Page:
One the most overlooked elements of Virtual-On is its stage designs. Pretty much everything comes together with these stages, as they’re required to give sets of elevations and obstacles to make use of. Even if a stage has only two levels, their setup, distances and positioning is everything and makes or breaks the game. As the controls have an automated lock-on and normal turning is slow, you need to have large amounts of situational and environmental awareness to make the best use of the stages and weapons. This can’t be really achieved without playing the game few times over, but like with most arena fighters, the stages have been optimised to hell and back.
Not only that, but the stage variety in visual terms is great. Not one stage feels the same, from an ocean platform to sparse forest, from ancient ruins to Moon station. These stages also use Virtual-On‘s bright and clear colour palette to a great extent, allowing things to pop into view in a great way. This, combined with other pleasing choices in graphics, makes the game overall a pleasure to watch at, though some of the effects will grow old after some time. Not that you’ll be looking at the game too long, a standard playthrough lasts about ten minutes. A more skilled player can cut that time down significantly.
The music was done by Kentaro Koyama, also knows as Kentaro Kobayashi when using his alias, is also known for his Monster Strike and Yakuza III soundtracks. The music is overall a mix of upbeat and sombre techno songs, something that you can listen in arcades just fine, but none of the songs really get stuck in your head. They’re made to fit the aesthetics of the presentation, and work well with the game. However, the soundtrack is very much acquired taste, and very Japanese for better or worse.
This being a Sega game, it was promptly ported to Sega Saturn, where it saw its most widespread exposure to the audiences. As Saturn wasn’t as powerful as the Model 2, some corners had to be cut here and there. Lower resolution, 30fps, and lack of lighting effects are standard things to lose. Two-player mode got hit the worst, with some of the geography was removed during competitive play. Certain weapons were tweaked for the Saturn release as well. There was also a Netlink and SegaNet versions that allowed players to link their game through the Internet.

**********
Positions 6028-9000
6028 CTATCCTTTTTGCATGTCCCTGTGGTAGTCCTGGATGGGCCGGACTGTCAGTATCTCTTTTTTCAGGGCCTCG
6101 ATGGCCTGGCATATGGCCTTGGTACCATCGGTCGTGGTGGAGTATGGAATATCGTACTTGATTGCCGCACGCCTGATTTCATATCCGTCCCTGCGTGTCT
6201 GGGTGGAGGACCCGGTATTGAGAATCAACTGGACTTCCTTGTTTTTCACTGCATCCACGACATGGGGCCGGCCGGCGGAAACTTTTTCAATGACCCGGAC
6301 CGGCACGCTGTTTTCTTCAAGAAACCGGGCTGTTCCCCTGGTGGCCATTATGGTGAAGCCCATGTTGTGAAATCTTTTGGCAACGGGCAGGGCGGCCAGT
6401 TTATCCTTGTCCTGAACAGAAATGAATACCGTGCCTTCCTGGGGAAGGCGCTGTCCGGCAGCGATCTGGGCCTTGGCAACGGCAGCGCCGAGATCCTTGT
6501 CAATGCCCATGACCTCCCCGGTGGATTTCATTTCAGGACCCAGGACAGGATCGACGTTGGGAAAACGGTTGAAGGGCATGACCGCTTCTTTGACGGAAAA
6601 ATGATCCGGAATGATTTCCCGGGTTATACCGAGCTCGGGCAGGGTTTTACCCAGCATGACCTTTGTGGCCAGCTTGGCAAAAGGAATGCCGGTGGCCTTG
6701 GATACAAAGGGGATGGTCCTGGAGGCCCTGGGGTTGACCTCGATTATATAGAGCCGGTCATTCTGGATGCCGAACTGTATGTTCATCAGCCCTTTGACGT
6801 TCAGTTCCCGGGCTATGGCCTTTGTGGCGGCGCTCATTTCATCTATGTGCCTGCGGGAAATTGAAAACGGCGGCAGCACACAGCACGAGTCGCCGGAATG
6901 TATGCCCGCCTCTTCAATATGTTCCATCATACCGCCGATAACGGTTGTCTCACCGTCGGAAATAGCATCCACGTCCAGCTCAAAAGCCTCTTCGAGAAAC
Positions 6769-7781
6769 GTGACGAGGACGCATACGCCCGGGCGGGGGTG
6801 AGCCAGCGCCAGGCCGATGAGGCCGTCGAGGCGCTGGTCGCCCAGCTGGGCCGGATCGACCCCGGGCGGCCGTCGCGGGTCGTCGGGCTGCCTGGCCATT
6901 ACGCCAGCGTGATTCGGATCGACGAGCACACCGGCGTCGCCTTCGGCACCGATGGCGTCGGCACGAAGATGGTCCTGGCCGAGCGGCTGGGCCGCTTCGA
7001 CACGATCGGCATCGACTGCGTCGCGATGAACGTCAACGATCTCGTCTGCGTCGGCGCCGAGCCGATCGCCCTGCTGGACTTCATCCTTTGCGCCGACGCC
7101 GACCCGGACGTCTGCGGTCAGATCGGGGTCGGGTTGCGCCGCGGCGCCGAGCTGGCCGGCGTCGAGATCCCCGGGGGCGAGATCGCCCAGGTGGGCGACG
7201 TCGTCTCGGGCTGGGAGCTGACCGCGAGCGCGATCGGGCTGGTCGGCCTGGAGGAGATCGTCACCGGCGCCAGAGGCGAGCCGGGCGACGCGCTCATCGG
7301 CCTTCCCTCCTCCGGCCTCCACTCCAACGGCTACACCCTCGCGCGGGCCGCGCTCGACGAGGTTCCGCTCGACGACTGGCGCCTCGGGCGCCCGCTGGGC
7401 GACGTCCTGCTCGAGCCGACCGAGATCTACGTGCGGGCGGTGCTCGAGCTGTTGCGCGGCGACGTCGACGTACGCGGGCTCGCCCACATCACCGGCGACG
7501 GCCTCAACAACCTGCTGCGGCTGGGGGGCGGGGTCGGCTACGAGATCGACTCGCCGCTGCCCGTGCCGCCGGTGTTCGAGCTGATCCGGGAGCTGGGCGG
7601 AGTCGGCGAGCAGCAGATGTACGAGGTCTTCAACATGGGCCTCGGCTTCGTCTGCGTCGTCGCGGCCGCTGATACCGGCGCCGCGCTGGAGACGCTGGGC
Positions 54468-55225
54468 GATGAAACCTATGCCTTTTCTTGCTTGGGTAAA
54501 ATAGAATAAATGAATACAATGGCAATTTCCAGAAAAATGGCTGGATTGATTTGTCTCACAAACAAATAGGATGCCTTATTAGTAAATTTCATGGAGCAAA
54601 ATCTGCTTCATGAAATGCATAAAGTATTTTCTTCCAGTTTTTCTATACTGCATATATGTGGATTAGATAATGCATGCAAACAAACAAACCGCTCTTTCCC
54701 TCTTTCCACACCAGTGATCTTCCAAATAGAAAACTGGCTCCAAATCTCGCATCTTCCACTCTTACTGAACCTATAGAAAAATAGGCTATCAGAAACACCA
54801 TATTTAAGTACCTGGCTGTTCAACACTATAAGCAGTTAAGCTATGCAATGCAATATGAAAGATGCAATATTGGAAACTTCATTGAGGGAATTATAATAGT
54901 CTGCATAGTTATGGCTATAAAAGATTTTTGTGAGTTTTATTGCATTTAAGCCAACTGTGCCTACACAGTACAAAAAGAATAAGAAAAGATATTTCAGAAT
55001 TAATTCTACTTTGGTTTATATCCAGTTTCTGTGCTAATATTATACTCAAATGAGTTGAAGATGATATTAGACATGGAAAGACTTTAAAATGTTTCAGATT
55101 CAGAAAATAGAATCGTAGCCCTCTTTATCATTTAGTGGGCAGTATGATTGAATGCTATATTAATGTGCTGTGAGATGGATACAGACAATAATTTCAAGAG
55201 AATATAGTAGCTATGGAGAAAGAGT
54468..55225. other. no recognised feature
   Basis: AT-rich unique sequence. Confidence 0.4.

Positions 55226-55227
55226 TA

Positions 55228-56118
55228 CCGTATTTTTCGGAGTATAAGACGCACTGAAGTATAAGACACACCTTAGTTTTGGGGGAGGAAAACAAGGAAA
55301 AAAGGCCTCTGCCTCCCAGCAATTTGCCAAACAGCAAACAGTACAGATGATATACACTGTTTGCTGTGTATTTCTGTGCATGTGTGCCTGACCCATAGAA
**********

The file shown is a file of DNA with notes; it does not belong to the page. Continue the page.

In the PC version you can choose either 30 or 60fps mode. It also runs on similar, if not on the same, resources as the arcade version, just with more washed out colours due to how powerful Model 2 was. It runs on a higher resolution than the arcade original, and allows mimicking the Twin Stick setup if you have two identical two-button joysticks that use the gameport standard. There were also two releases, one for American markets and one for Japan’s. Difference between these two is that the Japanese version uses 3D acceleration via PowerVR.
Perhaps the best version of the game can be found on the PlayStation 2 in the Sega Ages line. The 31st entry in the line, Virtual-On got its first arcade perfect port with some added bells and whistles, including Z-Gradt mode, widescreen support and a Chibi-Mode, which turns all characters into super deformed versions. It also boasts updated models, and allows you to connect two PS2 consoles together for more arcade-like versus experience. Faiyubu, the original version of Fei-Yen, is also included as a new hidden boss, which you can also unlock for you own use. You can also grab this release for the PS3 from the PS Store, assuming you have a Japanese account, as the release was Japan-only.
There is also a release on Japanese Xbox Live Arcade, in Sega’s Model 2 Collection line of games. If you have access to Japanese XBLA, you can make the 360 most definitive platform to play Virtual-On series on.
[27.11.2019] With the release of Cyber Trooper Virtual-On Masterpiece: 1995~2001 on the Japanese PlayStation store, this has become the definitive method we currently have to play the first three games conveniently. There are online modes and Twin Stick support for those who managed to pick up Tanita’s Twin Stick. Going for 4 950 JPY, the collection is a definitively worth picking up over other releases, considering there are no problems with importing and meddling with lesser ports. You need to set up a Japanese account on your PS4 for the game, but that’s not a problem in itself, as the ‘net is full of handy guides.